Mobile operators need to offer their customers more than just basic voice and text services if they want to boost average revenues per user. And here, there can be little doubt that the continent leads the way in one particular aspect – mobile financial services. MFS, especially mobile money, has long been hailed as an African success story, and the one operator whose name consistently comes up here is Safaricom. In March 2017, the cellco marked 10 years of M-PESA in Kenya with the publication of a study that revealed that when the platform was first introduced in March 2007, it attracted 20,000 customers. By March 2016, that had grown to more than 16 million users, while the value of transactions had risen from KES10.3m (USD101,764) to KES5.2 trillion (USD5.1bn) over the same period.
Tola Wallet platform. Simon Pepper, Tola Mobile’s head of product, reckons VAS has long been associated with ‘premium services’ from European MNOs who wanted to build out their product portfolios and grow ARPUs through additional services on top of just minutes and texts. He believes they tried to introduce services with high price points, such as MMS and LBS, only to find that OTT services have relegated them to just bit pipe providers. But in Africa, Pepper says MNOs in Africa have a different opportunity. “The customer’s handset is so important because it holds their funds through mobile money wallets. It is also fully inclusive in that financial services and a payment method/instrument can be provided to anyone in ownership of a phone, as opposed to them holding a bank account, credit cards, etc.”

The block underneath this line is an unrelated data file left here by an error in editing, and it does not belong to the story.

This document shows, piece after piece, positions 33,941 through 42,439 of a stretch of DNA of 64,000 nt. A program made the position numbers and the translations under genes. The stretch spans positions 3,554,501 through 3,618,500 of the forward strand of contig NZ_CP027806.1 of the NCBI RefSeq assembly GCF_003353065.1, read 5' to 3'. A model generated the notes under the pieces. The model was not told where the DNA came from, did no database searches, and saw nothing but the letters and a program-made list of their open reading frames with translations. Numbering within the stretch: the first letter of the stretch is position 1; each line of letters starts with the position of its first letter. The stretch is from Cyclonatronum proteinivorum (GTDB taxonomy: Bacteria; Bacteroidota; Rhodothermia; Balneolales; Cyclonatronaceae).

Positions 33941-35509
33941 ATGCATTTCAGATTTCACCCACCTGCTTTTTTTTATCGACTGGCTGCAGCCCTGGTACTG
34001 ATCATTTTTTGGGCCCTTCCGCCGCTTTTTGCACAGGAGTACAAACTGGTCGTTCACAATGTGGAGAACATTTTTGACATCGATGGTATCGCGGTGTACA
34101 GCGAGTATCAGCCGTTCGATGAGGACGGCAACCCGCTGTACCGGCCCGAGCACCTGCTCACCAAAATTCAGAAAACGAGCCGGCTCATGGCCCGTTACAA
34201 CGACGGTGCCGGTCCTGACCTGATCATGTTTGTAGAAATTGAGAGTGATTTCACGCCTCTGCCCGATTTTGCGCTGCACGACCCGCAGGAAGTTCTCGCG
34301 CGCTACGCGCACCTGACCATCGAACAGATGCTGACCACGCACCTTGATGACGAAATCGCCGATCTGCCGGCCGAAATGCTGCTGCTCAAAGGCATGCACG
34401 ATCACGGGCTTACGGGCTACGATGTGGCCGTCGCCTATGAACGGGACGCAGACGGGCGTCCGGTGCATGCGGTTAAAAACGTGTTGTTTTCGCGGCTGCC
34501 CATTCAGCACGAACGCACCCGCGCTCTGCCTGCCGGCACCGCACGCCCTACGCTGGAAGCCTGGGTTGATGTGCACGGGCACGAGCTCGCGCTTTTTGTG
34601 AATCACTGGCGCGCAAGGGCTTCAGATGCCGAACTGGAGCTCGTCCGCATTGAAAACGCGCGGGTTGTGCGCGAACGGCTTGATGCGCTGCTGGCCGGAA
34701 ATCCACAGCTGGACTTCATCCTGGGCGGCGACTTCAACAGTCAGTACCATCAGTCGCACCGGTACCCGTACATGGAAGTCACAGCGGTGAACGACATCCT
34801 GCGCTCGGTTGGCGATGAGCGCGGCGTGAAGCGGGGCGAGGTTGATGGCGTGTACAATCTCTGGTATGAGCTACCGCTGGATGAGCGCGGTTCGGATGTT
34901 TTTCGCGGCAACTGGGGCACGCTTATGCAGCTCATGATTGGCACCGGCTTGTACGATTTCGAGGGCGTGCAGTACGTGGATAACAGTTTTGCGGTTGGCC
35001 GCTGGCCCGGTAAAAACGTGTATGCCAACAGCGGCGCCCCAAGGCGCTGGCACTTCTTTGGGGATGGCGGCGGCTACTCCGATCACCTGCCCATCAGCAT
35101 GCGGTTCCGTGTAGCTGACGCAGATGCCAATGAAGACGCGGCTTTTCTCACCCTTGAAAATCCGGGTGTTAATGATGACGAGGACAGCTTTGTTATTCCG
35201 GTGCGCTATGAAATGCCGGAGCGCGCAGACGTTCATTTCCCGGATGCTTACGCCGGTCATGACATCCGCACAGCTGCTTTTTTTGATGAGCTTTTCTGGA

According to Pepper, mobile subscribers in sub-Sahara Africa are not as available to OTT service providers as smartphone penetration is not so high. “The use of the Nokia ‘candy bar’ is still how many people make and receive calls and texts, and access their mobile money wallets. Plus, data packages are expensive and limiting.” Few would dispute that ‘banking the unbanked’ is a worthy quest. But is there life beyond mobile money for African MNOs who want to cash in on other kinds of value-added services? Of course, MFS and VAS are not mutually exclusive and one can lead to the other. Pepper says that unlike developed markets, Africa does not have the widespread availability of desktop PCs, laptops or tablets that can offer a platform for mass advertising and commerce, so there remains a huge opportunity to address the MNO’s customer base with digital marketing and services.
Also take a look at our blog on mobile money in Africa